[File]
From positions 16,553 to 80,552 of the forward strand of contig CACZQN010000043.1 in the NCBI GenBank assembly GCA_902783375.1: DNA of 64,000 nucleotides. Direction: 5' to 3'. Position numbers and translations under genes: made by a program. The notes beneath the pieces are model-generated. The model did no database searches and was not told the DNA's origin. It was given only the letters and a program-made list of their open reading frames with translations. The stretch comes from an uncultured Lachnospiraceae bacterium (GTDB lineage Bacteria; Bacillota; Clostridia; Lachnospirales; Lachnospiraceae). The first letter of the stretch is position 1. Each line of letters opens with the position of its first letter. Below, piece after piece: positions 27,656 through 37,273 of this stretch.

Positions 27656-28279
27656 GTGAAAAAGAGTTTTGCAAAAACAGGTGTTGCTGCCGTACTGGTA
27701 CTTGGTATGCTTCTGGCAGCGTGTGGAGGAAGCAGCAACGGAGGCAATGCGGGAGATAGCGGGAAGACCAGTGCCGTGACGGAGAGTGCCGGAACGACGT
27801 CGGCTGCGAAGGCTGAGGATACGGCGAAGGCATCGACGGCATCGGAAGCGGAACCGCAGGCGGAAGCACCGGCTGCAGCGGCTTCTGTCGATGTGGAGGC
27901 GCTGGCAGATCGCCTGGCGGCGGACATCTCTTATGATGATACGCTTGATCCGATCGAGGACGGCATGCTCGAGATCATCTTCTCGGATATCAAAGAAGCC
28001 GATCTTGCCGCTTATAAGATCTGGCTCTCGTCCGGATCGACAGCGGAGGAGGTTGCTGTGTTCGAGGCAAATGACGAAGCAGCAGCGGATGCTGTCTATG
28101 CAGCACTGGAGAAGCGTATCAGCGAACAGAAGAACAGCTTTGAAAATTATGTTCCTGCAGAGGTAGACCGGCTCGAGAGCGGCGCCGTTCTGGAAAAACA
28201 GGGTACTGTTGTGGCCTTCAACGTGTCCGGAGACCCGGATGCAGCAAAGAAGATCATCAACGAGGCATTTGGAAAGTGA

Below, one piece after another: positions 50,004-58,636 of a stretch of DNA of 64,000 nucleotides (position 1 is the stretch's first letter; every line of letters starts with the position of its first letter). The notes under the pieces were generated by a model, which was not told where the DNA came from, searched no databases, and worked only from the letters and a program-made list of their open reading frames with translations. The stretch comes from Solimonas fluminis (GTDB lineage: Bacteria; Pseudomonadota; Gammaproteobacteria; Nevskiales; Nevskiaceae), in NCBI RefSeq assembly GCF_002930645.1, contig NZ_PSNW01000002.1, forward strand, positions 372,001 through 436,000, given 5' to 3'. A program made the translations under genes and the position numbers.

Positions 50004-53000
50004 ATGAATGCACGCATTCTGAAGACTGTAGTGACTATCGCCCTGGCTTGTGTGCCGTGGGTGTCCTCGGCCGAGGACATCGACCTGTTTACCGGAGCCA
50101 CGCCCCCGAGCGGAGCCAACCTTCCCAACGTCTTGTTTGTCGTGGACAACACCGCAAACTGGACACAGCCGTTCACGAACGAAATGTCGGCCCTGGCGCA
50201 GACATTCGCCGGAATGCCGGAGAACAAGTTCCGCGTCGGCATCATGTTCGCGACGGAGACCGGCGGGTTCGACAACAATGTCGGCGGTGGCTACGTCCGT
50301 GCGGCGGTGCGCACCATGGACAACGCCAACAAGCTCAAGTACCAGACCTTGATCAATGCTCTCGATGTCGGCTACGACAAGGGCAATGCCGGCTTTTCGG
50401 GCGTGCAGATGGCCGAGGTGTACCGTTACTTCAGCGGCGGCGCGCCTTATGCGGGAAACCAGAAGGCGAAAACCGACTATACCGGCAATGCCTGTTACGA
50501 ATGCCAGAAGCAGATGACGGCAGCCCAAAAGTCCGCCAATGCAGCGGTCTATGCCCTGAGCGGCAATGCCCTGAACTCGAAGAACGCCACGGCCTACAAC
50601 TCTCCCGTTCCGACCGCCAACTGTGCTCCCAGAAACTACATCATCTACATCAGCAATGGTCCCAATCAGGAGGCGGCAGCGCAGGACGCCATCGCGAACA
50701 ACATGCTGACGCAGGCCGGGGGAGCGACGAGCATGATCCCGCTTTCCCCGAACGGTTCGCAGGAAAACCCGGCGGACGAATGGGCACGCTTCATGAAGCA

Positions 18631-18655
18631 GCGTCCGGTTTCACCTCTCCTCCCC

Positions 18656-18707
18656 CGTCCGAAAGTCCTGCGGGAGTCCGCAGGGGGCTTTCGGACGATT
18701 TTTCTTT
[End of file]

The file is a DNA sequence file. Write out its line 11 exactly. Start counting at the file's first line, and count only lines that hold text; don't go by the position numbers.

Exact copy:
Positions 50004-53000